In COVID Crisis, Some Police Using Chinese-Made Drones To Peek into Americans' Backyards -- And Give Orders


In a bizarre Orwellian twist, many Americans went from planning spring outings in March to having their government spy on them with Chinese drones in order to keep them away from one another by mid-April.

Life comes at you fast.

Police in Elizabeth, New Jersey, are now using donated Chinese drones that they say will all to help them enforce social distancing guiltiness.

Public officials say the drones are not taking photos or videos, but will be present in the community to “save lives” by warning people to not congregate in groups.

An MSNBC report posted to Twitter Monday by conservative commentator Matt Walsh showed how the machines make it easier for police to see into certain areas, including backyards, to monitor residents’ behavior.

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It’s all about “saving lives,” Elizabeth Mayor J. Christian Bollwege told MSNBC.

The report is a reminder of just how out of hand some of these social distancing guidelines have become.

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The country has gone from voting in the Super Tuesday primaries in March to educating one another about social distancing guidelines, to measuring body temperatures, to mechanized police units barking orders onto private property — all in less than two months.

The Elizabeth Police Department proudly demonstrated the drones in Facebook videos when they were first obtained earlier this month.

While the department says it has been using drones since 2018, it boasted that the newer models, DJI Mavic 2 UAVs, are equipped with loudspeakers, which will be used to hector people into behaving.

“These drones will be around the City with an automated message from the Mayor telling you to STOP gathering, disperse and go home,” the department wrote on Facebook.

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“Summonses HAVE AND WILL CONTINUE to be issued to those found in violation. Fines are up to $1000. You have been advised.”

The department issued a follow-up post about the drones, assuring commenters that the devices will not be used for any nefarious purposes.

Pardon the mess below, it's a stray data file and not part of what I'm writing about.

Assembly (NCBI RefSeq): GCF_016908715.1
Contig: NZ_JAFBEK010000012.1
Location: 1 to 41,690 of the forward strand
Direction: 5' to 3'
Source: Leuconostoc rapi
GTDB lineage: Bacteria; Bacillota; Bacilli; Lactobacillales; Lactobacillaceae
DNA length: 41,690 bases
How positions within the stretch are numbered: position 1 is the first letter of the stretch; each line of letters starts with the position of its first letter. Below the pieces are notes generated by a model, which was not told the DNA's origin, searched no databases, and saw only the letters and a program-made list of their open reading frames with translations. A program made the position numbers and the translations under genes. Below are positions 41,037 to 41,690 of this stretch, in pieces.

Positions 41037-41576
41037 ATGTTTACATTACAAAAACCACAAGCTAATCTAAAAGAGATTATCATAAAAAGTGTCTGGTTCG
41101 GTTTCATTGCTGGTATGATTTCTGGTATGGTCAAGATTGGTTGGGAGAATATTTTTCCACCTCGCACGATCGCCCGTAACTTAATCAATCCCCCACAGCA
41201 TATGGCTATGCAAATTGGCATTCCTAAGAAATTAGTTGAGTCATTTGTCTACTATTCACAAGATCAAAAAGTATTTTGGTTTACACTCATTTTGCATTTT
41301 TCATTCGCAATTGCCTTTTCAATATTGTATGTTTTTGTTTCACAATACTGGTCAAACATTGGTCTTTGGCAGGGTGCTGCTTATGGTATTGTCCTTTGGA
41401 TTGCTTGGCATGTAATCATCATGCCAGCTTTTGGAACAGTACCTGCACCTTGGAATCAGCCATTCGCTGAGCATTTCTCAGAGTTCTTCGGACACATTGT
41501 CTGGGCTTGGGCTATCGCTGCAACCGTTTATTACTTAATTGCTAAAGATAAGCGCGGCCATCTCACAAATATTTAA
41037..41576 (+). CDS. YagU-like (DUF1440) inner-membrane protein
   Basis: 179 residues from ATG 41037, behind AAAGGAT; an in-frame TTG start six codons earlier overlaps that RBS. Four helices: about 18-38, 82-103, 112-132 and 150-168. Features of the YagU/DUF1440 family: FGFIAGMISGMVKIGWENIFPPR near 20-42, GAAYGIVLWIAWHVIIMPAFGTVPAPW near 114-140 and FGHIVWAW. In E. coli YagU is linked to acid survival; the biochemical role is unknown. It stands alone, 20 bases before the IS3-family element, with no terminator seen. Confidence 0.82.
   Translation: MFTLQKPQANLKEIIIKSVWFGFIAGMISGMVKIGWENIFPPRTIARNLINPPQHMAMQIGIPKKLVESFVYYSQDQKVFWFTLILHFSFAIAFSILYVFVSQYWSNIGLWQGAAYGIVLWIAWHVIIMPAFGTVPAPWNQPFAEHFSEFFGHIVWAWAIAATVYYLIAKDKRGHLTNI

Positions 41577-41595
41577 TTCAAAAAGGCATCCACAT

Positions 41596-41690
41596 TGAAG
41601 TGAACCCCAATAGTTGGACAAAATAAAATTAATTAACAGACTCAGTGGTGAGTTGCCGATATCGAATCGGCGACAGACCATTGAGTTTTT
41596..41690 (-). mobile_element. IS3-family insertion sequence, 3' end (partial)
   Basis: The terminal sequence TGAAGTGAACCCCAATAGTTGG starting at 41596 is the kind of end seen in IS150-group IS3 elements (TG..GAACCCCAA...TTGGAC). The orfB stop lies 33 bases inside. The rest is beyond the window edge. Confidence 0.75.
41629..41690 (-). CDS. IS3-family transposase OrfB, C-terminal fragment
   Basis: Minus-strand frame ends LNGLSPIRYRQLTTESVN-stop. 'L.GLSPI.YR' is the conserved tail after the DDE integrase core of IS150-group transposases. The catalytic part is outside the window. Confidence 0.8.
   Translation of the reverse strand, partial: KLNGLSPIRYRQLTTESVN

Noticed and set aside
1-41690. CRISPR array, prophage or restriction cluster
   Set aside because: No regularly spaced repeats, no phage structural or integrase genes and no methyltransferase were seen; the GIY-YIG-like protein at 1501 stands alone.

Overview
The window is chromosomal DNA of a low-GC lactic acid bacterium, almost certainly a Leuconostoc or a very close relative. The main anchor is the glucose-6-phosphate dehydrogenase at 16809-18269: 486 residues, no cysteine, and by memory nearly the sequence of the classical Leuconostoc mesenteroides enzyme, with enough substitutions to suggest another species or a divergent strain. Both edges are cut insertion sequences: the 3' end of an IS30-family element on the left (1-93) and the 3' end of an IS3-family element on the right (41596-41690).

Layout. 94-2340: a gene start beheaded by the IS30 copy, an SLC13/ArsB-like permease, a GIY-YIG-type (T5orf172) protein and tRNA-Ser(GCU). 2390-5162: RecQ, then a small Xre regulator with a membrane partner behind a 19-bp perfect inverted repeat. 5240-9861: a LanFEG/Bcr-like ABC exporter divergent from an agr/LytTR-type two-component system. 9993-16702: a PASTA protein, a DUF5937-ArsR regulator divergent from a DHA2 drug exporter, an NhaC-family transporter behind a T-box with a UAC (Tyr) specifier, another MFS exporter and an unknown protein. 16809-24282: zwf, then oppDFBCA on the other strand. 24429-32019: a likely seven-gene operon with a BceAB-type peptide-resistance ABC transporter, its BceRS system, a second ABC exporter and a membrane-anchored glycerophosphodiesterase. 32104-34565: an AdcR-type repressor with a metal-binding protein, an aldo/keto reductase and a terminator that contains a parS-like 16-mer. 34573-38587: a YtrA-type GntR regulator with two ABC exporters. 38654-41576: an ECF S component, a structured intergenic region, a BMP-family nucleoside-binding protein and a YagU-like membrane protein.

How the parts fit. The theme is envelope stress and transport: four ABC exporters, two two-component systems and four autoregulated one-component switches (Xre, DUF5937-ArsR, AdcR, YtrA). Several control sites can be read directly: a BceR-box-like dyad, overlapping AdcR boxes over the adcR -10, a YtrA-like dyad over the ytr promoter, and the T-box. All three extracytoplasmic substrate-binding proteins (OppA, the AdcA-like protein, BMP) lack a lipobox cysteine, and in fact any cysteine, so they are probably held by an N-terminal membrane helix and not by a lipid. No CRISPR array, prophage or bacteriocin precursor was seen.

“Regarding the comments on the drones, we are just trying to save lives, not trying to be big brother. If this plan saves one life, then it is worth it,” the department wrote.

“All the drones are doing is spreading an automated notice about keeping your social distance. There is no recording and no pictures being taken, it is a tool of encouragement to follow the rules.”

The Chinese-made drones have gone to dozens of agencies in 22 states.

While it can be conceded that the country’s unprecedented health crisis calls for innovative ways to think and police, drones hovering above Americans’ heads warning them to disperse or face punishment is creepy.

Would any of us have believed six weeks ago that by mid-April, American governments would be using drones built in China — with technology that was probably stolen from the United States — to tell Americans how to socially behave?

To make matters worse, there is a potential that DJI, which is a popular drone maker, could be sending data back to China —  the country of origin for both the drones and the coronavirus that has killed more than 170,000 worldwide and shuttered the American economy.

In 2017, The New York Times reported that the Immigration and Customs Enforcement office in Los Angeles suspected DJI might be “providing US critical infrastructure and law enforcement data to the Chinese government.”

In October, The Wall Street Journal reported that the Interior Department had grounded its entire fleet of 800 DJI drones over national security concerns about the Chinese made craft.

But security or Chinese espionage isn’t the biggest problem here.

“If it saves one life” is an inherently flawed argument, and it goes against the principles on which America was founded.

By that logic, the government should regulate every form of American behavior, since all activities carry some inherent health risk.

If this is the new normal, it really makes you wonder if the coronavirus is the biggest issue currently facing the country.

It’s hard to imagine these drones ever being put back into their boxes and stored away on a department shelf, now that they’ve been deployed.

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Johnathan Jones has worked as a reporter, an editor, and producer in radio, television and digital media.
Johnathan "Kipp" Jones has worked as an editor and producer in radio and television. He is a proud husband and father.